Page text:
NEW PORT RICHEY — City Council members voted unanimously in approval of a draft concerning a decades-long wastewater treatment agreement with Pasco County.
According to City Manager Debbie Manns, the city has been given cause to amend that agreement again as a result of Pasco entering an agreement to purchase the Lindrick Water System. The city has been operating the wastewater treatment plant since 1963 but didn’t enter into an interlocal agreement with Pasco County until 1984.
Public Works Director Robert Rivera worked on redrafting the full agreement.
Rivera stated that ownership remained the same between city and county at 60/40. The city’s numbers went from 4.5 million of capacity to 3.8 million, whereas the county’s number went from 3 million to 3.7 million.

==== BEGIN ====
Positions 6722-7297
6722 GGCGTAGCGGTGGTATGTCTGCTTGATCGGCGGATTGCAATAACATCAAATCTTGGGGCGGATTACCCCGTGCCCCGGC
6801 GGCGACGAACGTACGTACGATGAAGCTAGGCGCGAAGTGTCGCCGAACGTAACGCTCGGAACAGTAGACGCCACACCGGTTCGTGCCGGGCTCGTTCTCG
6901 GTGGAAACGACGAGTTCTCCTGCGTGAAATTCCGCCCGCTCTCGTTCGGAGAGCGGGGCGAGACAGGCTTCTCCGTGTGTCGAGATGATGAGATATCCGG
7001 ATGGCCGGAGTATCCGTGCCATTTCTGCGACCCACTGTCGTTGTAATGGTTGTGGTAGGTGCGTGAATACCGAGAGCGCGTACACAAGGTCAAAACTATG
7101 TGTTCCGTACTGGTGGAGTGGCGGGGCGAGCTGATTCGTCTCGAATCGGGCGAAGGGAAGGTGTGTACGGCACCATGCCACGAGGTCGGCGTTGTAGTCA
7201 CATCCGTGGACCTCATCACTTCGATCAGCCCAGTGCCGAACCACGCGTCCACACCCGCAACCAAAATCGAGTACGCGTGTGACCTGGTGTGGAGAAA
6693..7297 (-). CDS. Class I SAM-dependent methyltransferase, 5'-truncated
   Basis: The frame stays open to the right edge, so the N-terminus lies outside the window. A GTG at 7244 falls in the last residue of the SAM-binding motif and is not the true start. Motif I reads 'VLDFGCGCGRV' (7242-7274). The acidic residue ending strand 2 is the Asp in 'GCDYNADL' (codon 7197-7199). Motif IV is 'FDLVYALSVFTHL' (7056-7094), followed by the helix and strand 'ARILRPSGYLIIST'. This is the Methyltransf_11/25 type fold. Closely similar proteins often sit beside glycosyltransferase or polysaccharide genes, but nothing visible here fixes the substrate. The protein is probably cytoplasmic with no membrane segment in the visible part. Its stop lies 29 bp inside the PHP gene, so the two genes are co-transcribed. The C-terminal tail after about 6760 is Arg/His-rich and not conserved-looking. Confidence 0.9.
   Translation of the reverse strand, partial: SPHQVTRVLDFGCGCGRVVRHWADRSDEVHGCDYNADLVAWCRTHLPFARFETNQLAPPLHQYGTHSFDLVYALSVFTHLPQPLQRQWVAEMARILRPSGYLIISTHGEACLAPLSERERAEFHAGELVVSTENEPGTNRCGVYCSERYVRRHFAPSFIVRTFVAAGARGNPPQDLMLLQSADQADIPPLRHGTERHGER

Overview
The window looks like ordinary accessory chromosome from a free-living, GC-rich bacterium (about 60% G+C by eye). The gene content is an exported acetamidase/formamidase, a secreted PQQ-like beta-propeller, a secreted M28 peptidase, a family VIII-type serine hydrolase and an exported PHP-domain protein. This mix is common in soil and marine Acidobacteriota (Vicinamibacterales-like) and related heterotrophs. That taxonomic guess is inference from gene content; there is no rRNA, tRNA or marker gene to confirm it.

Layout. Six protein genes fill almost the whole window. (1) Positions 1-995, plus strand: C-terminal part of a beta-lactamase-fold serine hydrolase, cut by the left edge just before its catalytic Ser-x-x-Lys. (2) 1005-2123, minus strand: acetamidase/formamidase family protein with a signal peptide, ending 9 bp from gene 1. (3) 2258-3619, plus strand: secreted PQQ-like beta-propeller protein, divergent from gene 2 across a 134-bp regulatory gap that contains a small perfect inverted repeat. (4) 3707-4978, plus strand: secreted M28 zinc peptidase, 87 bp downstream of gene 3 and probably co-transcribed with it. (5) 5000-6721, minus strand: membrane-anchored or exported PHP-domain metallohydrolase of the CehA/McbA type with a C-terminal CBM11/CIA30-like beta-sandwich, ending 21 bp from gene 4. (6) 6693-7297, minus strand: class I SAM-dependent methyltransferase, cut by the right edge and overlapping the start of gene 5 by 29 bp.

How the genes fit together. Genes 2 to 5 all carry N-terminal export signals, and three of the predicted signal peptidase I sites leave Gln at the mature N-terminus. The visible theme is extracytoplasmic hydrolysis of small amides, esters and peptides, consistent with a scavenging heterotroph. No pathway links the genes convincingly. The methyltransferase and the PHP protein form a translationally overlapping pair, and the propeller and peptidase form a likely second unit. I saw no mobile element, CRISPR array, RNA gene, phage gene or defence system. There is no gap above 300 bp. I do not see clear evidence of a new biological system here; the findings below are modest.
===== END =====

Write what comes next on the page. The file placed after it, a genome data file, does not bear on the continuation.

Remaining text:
Also in the new agreement is language that states if either the city or the county felt that the charges for treating fluid was either insufficient or inflated, the city could call for a consultant to go review and verify if it was inflated, Rivera said. He added that both parties would agree to share in that cost of that study.
The capital cost for equipment had been at $500 since 1984, Rivera stated, and the city was able to increase that amount to $5,000.
A concern of New Port Richey was that the system had historical excesses in the chloride limit, or saltwater intrusion in the system. Rivera said the county acknowledged that and will develop a plan and commit to doing 25% of the work over a three-year period.
“We also were able to get the county to acknowledge the septic-to-sewer programs in all the neighborhoods that are in the county that are in need of that switch-over,” Rivera added. “We will continue working on the details of that once we finish this interlocal agreement.”
Rivera said the methodology for the rate charges to the city’s customers that are located within the county was antiquated, and that it needed to be updated to be easier to understand.